I know that my normal full food consumption is about 1.5 pounds per day, and that includes three meals plus some beverage powder. However, I also know that sometimes I can't quite force myself to eat the entire amount, so sometimes the remainder comes back home with me. Similarly, if I find myself out on some miserable forced march to finish, then often my normal appetite for normal food wanes, and I switch over to my emergency energy rations. This is one tube of glucose tablets. This can power me for about ten miles of trail. I know, because I was into this within the last 48 hours.
So, I really don't plan on taking anything or eating more than the 1.5 pounds of food per day.
–B.G.–Aug 27, 2013 at 3:15 pm #2019169
If you miss a meal, or two or three, will you be seriously hurt or die? That answers your question. People run marathons without eating every other mile.Aug 28, 2013 at 9:57 am #2019463
@ewolinLocale: Hampton Roads, Virginia
It should be obvious, but to be absolutely clear:
Although a lot of people seem to agree on about 1 1/2 lbs/food/day/person, this only works if the food is fairly calorie-dense (e.g. dried or dehydrated food, I seem to recall an average of 100-125 cal/ounce is about right).
But sometimes we'll splurge and bring, say, a can of mussels or a pouch of salmon for a gourmet lunch. This often is not calorie-dense (can weight, weight of water in the can, etc). Then we'll be carrying more than 1 1/2 lbs/person for that day.
I'll note that for us the food is an important part of the trip. I have friends who can live on peanut butter and donuts for a week, but not us. We like to cook and eat well on the trail, and are willing to carry extra weight to indulge ourselves. We keep the weight down by dehydrating our own meals, making fruit leather and jerky, etc.Aug 28, 2013 at 10:32 am #2019481
I tend to bring more snacks than i actually eat. luckily i usually have pretty high cal/oz ratios so it's not much weight in the long run. an extra Clif bar or pb crackers isn't going to weigh me down.
I think the fear of being too hungry goes away with more trips.. the more times you bring back extra stuff the more you realize it's not needed.Aug 28, 2013 at 10:56 am #2019497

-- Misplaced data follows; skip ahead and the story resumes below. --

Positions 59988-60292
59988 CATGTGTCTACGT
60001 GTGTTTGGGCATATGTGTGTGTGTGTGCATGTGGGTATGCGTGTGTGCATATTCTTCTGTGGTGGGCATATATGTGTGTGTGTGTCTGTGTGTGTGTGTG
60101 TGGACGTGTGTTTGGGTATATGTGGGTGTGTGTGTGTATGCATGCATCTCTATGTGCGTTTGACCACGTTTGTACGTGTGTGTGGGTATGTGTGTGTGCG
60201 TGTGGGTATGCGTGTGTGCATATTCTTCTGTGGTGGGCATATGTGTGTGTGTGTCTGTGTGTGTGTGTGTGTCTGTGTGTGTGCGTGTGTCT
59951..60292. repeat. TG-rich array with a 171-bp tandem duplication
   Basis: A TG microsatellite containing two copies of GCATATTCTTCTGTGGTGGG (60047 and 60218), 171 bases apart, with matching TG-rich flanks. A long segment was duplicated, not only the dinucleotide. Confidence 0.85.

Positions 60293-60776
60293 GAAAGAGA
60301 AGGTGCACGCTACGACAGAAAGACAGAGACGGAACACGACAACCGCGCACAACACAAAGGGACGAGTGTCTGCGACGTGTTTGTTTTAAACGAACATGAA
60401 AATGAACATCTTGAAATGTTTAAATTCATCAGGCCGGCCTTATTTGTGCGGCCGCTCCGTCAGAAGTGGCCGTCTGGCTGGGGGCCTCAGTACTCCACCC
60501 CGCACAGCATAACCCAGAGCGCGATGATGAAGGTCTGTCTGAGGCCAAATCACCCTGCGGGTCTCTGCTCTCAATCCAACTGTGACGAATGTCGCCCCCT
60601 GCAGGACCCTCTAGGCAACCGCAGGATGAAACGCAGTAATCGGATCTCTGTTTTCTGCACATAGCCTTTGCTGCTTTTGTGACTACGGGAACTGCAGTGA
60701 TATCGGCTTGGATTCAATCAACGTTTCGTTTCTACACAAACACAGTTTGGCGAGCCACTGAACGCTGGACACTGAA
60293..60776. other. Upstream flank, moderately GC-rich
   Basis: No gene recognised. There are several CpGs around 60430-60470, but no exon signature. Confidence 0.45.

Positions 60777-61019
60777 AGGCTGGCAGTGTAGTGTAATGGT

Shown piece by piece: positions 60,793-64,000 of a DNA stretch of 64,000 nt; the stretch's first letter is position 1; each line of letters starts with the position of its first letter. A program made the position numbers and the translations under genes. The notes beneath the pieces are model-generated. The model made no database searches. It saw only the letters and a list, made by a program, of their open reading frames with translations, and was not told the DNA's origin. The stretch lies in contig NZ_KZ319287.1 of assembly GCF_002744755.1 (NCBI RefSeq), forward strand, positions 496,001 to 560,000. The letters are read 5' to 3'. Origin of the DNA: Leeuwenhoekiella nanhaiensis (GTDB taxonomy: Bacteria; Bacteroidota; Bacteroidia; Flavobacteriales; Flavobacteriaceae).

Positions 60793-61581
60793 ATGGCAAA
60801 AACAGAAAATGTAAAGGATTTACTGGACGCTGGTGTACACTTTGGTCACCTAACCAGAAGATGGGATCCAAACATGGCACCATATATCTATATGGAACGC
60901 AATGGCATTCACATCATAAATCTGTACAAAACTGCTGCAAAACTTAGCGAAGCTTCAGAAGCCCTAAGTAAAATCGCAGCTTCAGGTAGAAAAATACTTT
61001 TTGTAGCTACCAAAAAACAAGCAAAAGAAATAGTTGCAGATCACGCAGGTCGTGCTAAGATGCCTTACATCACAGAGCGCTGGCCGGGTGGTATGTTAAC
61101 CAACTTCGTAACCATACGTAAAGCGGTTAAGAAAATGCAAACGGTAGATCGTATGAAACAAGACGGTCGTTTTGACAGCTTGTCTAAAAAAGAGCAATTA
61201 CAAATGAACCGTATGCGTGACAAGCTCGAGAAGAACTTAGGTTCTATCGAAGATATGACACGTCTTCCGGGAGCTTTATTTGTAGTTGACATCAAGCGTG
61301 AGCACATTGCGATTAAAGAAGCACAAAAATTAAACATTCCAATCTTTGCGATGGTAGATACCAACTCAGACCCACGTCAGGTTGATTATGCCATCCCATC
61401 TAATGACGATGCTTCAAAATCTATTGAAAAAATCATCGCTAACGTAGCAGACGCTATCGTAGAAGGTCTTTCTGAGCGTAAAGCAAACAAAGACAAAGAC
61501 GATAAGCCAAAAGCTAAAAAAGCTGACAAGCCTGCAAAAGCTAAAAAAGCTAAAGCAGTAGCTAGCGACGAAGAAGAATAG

@ikeLocale: Central Michigan
I generally bring one day less of food than the length of trip I am planning. (eg On a 5 day trip, I bring 4 days of food). Breakfast on the first day and dinner on the last are usually taken care of on the road. There have been times I've gone without for a day or more, but this has never been a big dealAug 28, 2013 at 11:10 am #2019502
@rosyfinchLocale: the mountains
For me, it depends on the trip. If it's a winter trip or you expect cold temperatures, then extra food is more important…
Cloths insulate against body heat loss, but food is the fuel for the fire.
Bill DAug 28, 2013 at 3:09 pm #2019597
@jephotoLocale: New Zealand
I carry one day extra of my day snacks (i.e food excluding breakfast and dinner). For most people this is probably not necessary, but I do it for the following reason:
1. I am prone to hypoglycemia, so have to be very careful to keep my blood sugars up.
2. Getting stuck out for an extra day or more in New Zealand because you can't safely cross a river is not that uncommon.
On my last trip I got stuck out away from my tent overnight on a day summit hike(don't ask). I really appreciated having my extra snack food on me, as my stove, dinner and breakfast were back at camp. Luckily I had a bivy and sleeping back ,but no mat and I was able to find a rock to shelter under.Aug 28, 2013 at 3:18 pm #2019603
So Jason, I have to ask….;)Aug 28, 2013 at 4:27 pm #2019627
"I generally bring one day less of food than the length of trip I am planning. (eg On a 5 day trip, I bring 4 days of food). Breakfast on the first day and dinner on the last are usually taken care of on the road."
+1 but I also carry a lunch for the last day, 5 oz of homemade Perpetuem in my case.
I guess that could be considered my extra food.Aug 28, 2013 at 4:30 pm #2019629
–B.G.–Aug 28, 2013 at 4:48 pm #2019634
My generic version is 4 oz Maltodextrin plus .5 oz whey protein/lunch. I have omitted the trace amount of lecithin and all the micro ingredients for ease of assembly and the ability to supply them elsewhere in my carried food. Work fine for me, but others may want to add additional nutrients and flavoring to suit their individual preference. I have found that this bland vesion is very well suited to my taste and stomach comfort while on the move.Aug 28, 2013 at 5:16 pm #2019643
" I have omitted the trace amount of lecithin and all the micro ingredients"
+1. Lecithin is yucky!Aug 28, 2013 at 5:21 pm #2019645
Tom, I have those ingredients sitting around, so I may have to whip some of that together for sampling. Thanks.